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What is Transparency in Innovation?

What is transparency in innovation? Read this article to find out.
© Creative Computing Institute

Although ‘transparency’ has become a buzzword over the last decade or so, and is very commonly used in companies’ marketing materials, it is an important first step towards organisations being accountable for their actions.

In a 2019 report that looked at transparency in the fashion industry, McKinsey & Company (1) predicted that brands would be increasingly scrutinized on:

  • Creative integrity
  • Sustainable supply chains
  • Value for money
  • Treatment of workers
  • Data protection
  • Authenticity

This reflects consumers’ increasing desires to be able to trust companies, amidst rising levels of mistrust: “The more digitized consumers’ lives become, the more advertisements and messages they’re contacted with every day, and many have grown sceptical with the realization that they can’t trust everything they hear. As a result, they’ve placed a higher value on company ethics and openness than they have in the past.” (2)

As you heard in the previous step, transparency can be beneficial for developing effective products and services, as well as for supporting diversity and inclusion. It’s an integral part of many of the products and services we use too. Think about how many websites have user reviews and rating systems available, so that buyers and sellers can make more informed consumer choices (though we should question how well we can trust user reviews, some of which are not written by genuine users) (3). In the ‘Gender Inclusive Approaches in Tech’ course, we looked at reporting on the gender pay gap, which is an example of the kind of information businesses should disclose to ensure transparency. Transparency is also not only about disclosing information, but making it easily accessible to anyone without then having to dig through the pages of a website, for instance. Ethnicity pay gap reporting is less well established, but some companies are making progress. For example, in the UK PWC recently published a Diversity Pay Report, which shows that Black employees receive 14% less pay than white employees on average and that there is a 53% bonus gap (4).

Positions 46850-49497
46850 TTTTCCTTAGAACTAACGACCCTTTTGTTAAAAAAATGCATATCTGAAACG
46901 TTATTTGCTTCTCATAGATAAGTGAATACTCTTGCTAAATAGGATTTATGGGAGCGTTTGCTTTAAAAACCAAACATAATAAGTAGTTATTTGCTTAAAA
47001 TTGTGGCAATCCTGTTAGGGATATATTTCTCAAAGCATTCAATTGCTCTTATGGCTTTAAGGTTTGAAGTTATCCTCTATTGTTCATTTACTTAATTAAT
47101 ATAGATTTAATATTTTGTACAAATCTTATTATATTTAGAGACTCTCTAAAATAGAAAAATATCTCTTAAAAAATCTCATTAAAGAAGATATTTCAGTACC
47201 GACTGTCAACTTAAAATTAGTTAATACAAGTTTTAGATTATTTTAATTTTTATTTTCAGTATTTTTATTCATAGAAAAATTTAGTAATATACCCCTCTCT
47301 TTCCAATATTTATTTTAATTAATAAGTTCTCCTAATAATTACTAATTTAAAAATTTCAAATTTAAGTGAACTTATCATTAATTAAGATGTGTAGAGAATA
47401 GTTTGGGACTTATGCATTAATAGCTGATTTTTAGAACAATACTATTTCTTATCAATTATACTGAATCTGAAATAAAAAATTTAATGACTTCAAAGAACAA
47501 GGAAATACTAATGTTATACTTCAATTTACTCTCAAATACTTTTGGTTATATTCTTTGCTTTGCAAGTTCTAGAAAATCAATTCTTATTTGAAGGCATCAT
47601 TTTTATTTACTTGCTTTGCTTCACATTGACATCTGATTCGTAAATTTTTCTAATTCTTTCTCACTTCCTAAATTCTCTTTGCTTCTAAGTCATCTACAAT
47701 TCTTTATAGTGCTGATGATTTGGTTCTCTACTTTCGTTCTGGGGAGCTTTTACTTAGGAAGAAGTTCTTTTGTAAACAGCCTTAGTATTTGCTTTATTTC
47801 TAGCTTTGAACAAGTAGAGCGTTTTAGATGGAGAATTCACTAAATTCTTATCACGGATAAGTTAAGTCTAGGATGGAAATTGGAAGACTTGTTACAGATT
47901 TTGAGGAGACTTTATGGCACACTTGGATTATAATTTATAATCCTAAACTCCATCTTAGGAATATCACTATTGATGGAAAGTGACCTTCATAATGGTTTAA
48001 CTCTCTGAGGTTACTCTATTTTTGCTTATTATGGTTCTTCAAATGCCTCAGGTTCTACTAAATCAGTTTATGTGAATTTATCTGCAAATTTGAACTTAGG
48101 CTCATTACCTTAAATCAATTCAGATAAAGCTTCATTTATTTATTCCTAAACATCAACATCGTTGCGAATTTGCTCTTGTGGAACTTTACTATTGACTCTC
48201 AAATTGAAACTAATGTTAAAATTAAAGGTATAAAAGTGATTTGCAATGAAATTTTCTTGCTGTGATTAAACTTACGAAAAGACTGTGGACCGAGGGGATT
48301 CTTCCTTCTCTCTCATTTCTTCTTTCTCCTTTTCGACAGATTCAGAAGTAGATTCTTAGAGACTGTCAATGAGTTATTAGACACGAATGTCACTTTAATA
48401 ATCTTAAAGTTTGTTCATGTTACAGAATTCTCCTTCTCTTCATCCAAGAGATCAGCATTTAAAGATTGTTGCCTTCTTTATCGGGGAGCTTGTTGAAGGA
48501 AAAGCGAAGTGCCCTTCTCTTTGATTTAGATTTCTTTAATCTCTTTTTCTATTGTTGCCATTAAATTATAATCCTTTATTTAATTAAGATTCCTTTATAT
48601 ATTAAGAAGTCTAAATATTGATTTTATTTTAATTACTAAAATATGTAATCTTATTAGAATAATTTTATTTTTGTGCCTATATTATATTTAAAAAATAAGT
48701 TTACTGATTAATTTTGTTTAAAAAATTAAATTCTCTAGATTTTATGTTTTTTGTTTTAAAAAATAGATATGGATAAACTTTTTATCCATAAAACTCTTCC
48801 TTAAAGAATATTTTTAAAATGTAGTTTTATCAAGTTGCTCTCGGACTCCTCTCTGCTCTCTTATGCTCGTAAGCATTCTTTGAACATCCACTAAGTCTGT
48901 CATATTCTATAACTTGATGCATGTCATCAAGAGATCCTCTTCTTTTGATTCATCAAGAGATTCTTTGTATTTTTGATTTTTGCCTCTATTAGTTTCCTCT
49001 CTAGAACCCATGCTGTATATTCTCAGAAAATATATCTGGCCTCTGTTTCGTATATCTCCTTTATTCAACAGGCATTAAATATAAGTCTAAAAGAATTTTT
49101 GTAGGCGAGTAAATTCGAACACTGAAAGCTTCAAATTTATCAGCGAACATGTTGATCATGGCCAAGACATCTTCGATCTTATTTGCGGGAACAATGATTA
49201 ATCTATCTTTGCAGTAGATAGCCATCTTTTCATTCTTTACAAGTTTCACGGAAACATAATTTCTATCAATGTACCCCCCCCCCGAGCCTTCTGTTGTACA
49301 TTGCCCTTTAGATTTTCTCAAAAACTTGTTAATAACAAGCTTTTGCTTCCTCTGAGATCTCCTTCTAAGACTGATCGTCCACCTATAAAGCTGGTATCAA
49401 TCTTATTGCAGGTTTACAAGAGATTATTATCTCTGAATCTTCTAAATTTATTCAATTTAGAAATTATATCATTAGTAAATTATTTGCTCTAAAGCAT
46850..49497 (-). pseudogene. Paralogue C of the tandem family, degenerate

Can there be any downsides to transparency, though? In a 2017 report for McKinsey, researchers suggested that there can be some unintended consequences (5). Too much transparency can, they suggest, impede creative work: “the close monitoring of the process of developing a creative product is detrimental because the creative person may self-censor some of his or her better ideas, for fear that they will be misunderstood or criticized.” Introducing clients to ideas too soon can be counterproductive, as they may shut ideas down before they have a chance to fully evolve. It can also disrupt perceptions of the value of creative work. Innovators know that some ideas come fast, and some take longer to mature, but Eulogy CEO Adrian Brady notes: “Logically, clients know they pay us for our expertise, experience, and creativity in the right idea…But emotionally, it can be hard for people to pay us if they know it took 15 minutes to generate.”

Thinking back to the list at the top of the step, what does ‘creative integrity’ mean to you? What kinds of transparency would it involve for your project or business? Share your thoughts in the comment section below, and see if anyone else’s thoughts spark your imagination.

References:

  1. Amed, Anita Balchandani, Marco Beltrami, Achim Berg, Saskia Hedrich, and Felix Rölkens, 2019. What radical transparency could mean for the fashion industry, McKinsey & Company.
  2. McCauley Marketing Services, 2015. Transparency: the marketing buzzword of 2015.
  3. Jamie Pitman, 2019. Fake Reviews are a Real Problem: 8 Statistics That Show Why
  4. Price Waterhouse Cooper 2020. Diversity Pay Report
  5. Julian Birkinshaw and Dan Cable, 2017. The dark side of transparency, McKinsey & Company.

Further resources:

  1. Fashion Revolution, 2020. Fashion transparency index 2020
© Creative Computing Institute
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